by Alison Bailey
Sequoia Hartman’s northeast Olympia childcare center and preschool, Sequoia’s Treehouse, was in an unusually fortunate position when the COVID-19 pandemic arrived in our community in March.
As our community continues to navigate the COVID-19 crisis, few sectors are more tenuous than childcare. Parents need to work to support their families, and not every parent has a job that allows them to work from home. Single-parent families and families with two working parents need childcare.
Sequoia’s Treehouse is a childcare center and preschool with one mission that outshines any other: Get kids outside. Owner Sequoia Hartman is a passionate advocate for outdoor learning from a young age. “Being outside helps kids learn in different ways,” Sequoia explains. “It helps their immune systems and their mental health, among many other benefits.”
This is why Sequoia bought a four-acre farm a year and a half ago. She had already been running a half-day school program at the farm when the pandemic arrived. Prior to COVID-19, she was uncertain about whether she could fill a full-day outdoor learning program. She had hoped to enroll 10 or 15 four- to seven-year-olds. As of mid-August, she is at capacity with 40 students enrolled and ready to start in September.
In addition to the fact that so much of her curriculum keeps kids outside, Sequoia attributes her success thus far to a number of other factors. One is the physical layout of her facility. She has seen many childcare centers where all of the rooms are connected so that you have to pass through one or more rooms to get to another.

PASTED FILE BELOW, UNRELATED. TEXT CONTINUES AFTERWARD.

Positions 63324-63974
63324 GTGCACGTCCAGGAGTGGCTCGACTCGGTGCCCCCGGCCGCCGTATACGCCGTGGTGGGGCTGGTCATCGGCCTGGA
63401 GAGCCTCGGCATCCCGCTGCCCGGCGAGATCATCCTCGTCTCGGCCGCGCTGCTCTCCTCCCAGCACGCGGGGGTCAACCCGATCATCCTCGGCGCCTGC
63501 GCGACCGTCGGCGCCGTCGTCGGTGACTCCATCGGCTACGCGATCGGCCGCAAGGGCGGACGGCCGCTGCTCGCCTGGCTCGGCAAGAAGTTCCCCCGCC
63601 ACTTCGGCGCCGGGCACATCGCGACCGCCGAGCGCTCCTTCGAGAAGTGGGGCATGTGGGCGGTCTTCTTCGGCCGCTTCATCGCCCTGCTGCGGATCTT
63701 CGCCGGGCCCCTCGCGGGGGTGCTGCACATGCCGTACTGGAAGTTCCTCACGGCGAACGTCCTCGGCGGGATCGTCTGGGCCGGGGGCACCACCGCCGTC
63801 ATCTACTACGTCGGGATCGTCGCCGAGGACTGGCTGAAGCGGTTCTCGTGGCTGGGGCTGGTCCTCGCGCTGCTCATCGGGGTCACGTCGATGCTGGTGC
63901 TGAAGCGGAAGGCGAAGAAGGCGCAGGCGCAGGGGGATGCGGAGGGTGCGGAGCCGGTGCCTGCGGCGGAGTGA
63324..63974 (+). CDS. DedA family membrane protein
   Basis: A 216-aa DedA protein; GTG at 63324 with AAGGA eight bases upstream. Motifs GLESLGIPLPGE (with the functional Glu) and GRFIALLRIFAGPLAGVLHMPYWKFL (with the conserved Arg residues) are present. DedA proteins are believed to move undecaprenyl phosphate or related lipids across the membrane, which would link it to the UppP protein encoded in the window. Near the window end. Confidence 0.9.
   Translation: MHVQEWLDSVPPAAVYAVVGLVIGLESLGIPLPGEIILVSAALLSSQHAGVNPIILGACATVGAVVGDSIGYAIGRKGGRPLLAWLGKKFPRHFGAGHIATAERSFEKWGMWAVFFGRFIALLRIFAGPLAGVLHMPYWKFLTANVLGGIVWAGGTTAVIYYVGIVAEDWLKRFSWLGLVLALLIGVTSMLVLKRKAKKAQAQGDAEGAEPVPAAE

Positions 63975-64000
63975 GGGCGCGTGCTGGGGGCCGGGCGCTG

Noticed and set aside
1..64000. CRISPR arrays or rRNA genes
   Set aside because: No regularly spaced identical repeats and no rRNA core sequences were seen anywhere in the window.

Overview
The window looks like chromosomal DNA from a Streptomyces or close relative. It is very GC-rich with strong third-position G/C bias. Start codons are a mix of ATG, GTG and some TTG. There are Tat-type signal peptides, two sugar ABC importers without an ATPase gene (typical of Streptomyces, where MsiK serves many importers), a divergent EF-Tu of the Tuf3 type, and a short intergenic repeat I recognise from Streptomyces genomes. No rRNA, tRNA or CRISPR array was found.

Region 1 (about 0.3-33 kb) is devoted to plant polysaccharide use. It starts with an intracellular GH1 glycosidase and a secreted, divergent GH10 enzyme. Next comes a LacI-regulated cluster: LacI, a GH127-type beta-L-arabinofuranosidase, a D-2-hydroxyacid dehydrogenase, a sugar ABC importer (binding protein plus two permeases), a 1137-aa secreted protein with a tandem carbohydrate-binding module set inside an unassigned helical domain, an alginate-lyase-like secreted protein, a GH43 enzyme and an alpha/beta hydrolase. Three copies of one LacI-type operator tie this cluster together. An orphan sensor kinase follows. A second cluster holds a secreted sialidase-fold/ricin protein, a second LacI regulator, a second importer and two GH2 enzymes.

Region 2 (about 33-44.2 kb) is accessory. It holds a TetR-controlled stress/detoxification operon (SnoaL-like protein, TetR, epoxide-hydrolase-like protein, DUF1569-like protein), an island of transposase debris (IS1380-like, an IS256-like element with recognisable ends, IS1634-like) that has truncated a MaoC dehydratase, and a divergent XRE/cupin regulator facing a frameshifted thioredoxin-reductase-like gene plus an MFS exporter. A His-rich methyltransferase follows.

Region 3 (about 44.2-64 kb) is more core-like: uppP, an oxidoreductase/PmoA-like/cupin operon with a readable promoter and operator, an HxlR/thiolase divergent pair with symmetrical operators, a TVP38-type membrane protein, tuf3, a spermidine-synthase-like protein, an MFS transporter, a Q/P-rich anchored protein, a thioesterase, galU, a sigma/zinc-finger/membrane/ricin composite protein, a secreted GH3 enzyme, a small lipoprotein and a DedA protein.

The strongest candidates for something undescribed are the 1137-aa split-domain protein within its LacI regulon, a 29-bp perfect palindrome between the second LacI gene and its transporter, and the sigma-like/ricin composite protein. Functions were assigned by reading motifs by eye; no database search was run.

Her facility has unconnected rooms accessed through hallways. She suspects this may help keep germs from spreading more freely.
She also had very stringent cleaning and sanitation policies in place prior to the pandemic. She and her staff have doubled down on keeping floors, handles and surfaces clean. They are also closely adhering to the state’s face covering guidelines. Any adult inside the building must wear a mask, including parents during drop off and pick up. Children do not have to wear a mask and adults may remove theirs outdoors. The hand sanitizer flows freely.
Sequoia feels extremely fortunate to be in the position she is in as a childcare provider. Currently, she has roughly 80 slots filled with 115 available in her childcare center and preschool. “This is not the trend in this industry,” she emphasizes. “Centers are closing, even corporate ones. This is a struggle for many if not most of people who own childcare businesses.”
“Aside from the masks and more cleaning, not that much has changed for us,” Sequoia goes on. She acknowledges that there is an inherent risk in bringing groups of humans of any age together but feels strongly that outdoor childcare and education programs like hers are a viable option to keep children healthy, engaged and learning as we move into an uncertain future.
“It’s hard to change people’s minds about how their children are being educated,” Sequoia goes on. “I hope that because of COVID-19, we as a country can find a way to make a shift toward getting kids of all ages out of classrooms and into nature with the help of more farm and forest schools.”
For more info about Sequoia’s Treehouse and to inquire about enrollment, call 360-742-3651 or visit sequoiastreehouse.com.